Wiring for hood and microwave

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  #1  
Old 11-14-10, 10:46 AM
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Question Wiring for hood and microwave

Hi,

I just removed an old range hood, leaving behind just the power lead from the wall as seen here:



I want to place a countertop microwave oven in the cabinet above, and of course replace the range hood with a new model. My question is how I can tap into this power lead for the microwave in the cabinet above? Since the microwave has a standard wall plug -- is there some way to run a second branch off this power lead, and somehow connect it to the plug from the microwave?

Of course I need to keep a direct lead like this for the new hood, as well.

Thanks for any ideas...
 
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  #2  
Old 11-14-10, 11:19 AM
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First, determine if the wiring comes from the attic or basement. If the cable goes up inside the wall, easiest thing to do is punch a hole in the cabinet for an 'old work' box to install your new receptacle in, and pull the existing cable up to it. Then run a new cable from that new box back down to the hood. If the wiring comes from below, you will have to snake a new cable up to the new box, and use the hood as a junction. That may be a code issue (I don't think you can use an appliance junction for permanent wiring) but I'm not 100% sure. If you were to ever remove the hood and install a micro/combo unit, you would have to install an actual junction box there instead and leave it accessible (but judging by the size of that cabinet, that won't be an option because there wouldn't be enough clearance between the stovetop and micro/hood - that cabinet would have to be replaced with a shorter one anyway if you want that option).
 
  #3  
Old 11-14-10, 11:23 AM
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1. This looks like Romex NM-B coming through the back wall. More than likely you won't have room for a receptacle in the cabinet. You could cut out the back of the cabinet and attempt to install a remodeler box and recessed clock receptacle. You may also be able to cut a hole above the cabinet, pull the existing cable up there and mount an outlet on the wall above. This will all depend on where the existing cable is coming from, and how close to the present emergence it is stapled in place.

2. Make sure your cabinet is rated for the weight of the microwave. Also make provisions for proper air circulation and venting of steam. If not properly dispersed, over time the condensed steam could weaken the cabinet.

3. Depending on the height of operators, consider the health hazards of taking heavy items and liquids out of the microwave. It's one thing when they're eye level.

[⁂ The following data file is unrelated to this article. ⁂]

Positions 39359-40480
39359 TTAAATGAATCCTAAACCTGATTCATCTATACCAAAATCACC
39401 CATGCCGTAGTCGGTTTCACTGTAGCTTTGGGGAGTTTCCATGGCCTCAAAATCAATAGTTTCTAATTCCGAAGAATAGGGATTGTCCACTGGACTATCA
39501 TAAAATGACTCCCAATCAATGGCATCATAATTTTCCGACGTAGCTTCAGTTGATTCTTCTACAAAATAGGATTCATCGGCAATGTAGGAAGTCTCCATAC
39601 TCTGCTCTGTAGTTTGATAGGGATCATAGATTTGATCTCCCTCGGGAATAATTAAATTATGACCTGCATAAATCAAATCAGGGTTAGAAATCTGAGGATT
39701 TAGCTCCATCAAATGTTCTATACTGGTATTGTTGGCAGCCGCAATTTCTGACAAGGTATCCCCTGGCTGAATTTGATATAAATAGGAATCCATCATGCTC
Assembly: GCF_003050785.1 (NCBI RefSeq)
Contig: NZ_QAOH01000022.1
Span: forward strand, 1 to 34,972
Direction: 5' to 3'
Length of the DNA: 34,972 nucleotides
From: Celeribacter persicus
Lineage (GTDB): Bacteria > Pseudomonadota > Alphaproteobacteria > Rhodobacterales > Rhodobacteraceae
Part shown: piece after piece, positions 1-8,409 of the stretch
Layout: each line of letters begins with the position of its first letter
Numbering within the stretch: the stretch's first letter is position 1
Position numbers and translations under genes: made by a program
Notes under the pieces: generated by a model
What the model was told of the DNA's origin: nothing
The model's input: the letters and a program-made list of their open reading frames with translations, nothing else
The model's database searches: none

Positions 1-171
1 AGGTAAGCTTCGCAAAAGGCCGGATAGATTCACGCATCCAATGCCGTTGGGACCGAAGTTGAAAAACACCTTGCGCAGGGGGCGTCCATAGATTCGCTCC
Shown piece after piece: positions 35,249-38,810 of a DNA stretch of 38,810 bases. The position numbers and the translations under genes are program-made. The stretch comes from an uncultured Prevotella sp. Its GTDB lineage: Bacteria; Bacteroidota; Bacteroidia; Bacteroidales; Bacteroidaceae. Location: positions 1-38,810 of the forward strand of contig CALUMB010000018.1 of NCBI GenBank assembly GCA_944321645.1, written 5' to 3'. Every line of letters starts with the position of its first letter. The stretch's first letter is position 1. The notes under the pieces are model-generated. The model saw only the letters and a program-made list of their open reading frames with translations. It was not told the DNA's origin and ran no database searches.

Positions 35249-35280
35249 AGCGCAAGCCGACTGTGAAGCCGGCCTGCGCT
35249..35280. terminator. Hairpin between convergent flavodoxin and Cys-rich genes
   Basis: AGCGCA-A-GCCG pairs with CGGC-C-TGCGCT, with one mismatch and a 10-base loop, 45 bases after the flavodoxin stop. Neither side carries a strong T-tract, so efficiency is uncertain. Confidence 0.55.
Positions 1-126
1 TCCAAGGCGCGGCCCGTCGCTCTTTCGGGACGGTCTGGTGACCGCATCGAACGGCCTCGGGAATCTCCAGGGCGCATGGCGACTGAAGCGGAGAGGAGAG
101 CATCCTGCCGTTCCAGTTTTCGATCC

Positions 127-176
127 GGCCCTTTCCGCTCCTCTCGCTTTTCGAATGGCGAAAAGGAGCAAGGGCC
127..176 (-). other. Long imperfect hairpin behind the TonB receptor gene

4. You may wish to check current codes regarding whether the microwave and hood would require separate circuits. This can vary by jurisdiction.
 
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Old 11-14-10, 11:29 AM
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Originally Posted by ArgMeMatey View Post
3. Depending on the height of operators, consider the health hazards of taking heavy items and liquids out of the microwave. It's one thing when they're eye level.
Judging by the scale of that photo vs. the teakettle handle at the bottom, that's a very low cabinet. The microwave may very well be at eye level inside there.

Originally Posted by ArgMeMatey View Post
4. You may wish to check current codes regarding whether the microwave and hood would require separate circuits. This can vary by jurisdiction.
There is no requirement for a wire-in hood to be dedicated, only plug in hoods and micro/hood combos. New construction requires a receptacle in the cabinet over the stove on a dedicated circuit for that purpose. But OP is replacing a HW hood with a HW hood, and putting a countertop microwave in the cabinet.
 

Last edited by JerseyMatt; 11-14-10 at 11:59 AM.
  #5  
Old 11-14-10, 11:56 AM
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Thanks for the advice!

The cabinet is just an inch or so above eye level, which will be fine for using the microwave. In fact, this microwave was previously in a cabinet above the fridge which noticeably higher, so in fact this location will be an improvement!

Indeed, the romex is going up behind the hole, so it should be possible to access the wire through a hole cut in the back of the cabinet.

Maybe this is a naive question, but is there a reason I can't install a surface mount outlet inside the cabinet? Then I would only need to drill a hole big enough to fish through the romex. Assume that there is enough space in the cabinet to accommodate with the microwave in place (it is a compact unit).

Thanks!
 
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Old 11-14-10, 12:03 PM
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Originally Posted by thebordella View Post
Thanks for the advice!

The cabinet is just an inch or so above eye level, which will be fine for using the microwave. In fact, this microwave was previously in a cabinet above the fridge which noticeably higher, so in fact this location will be an improvement!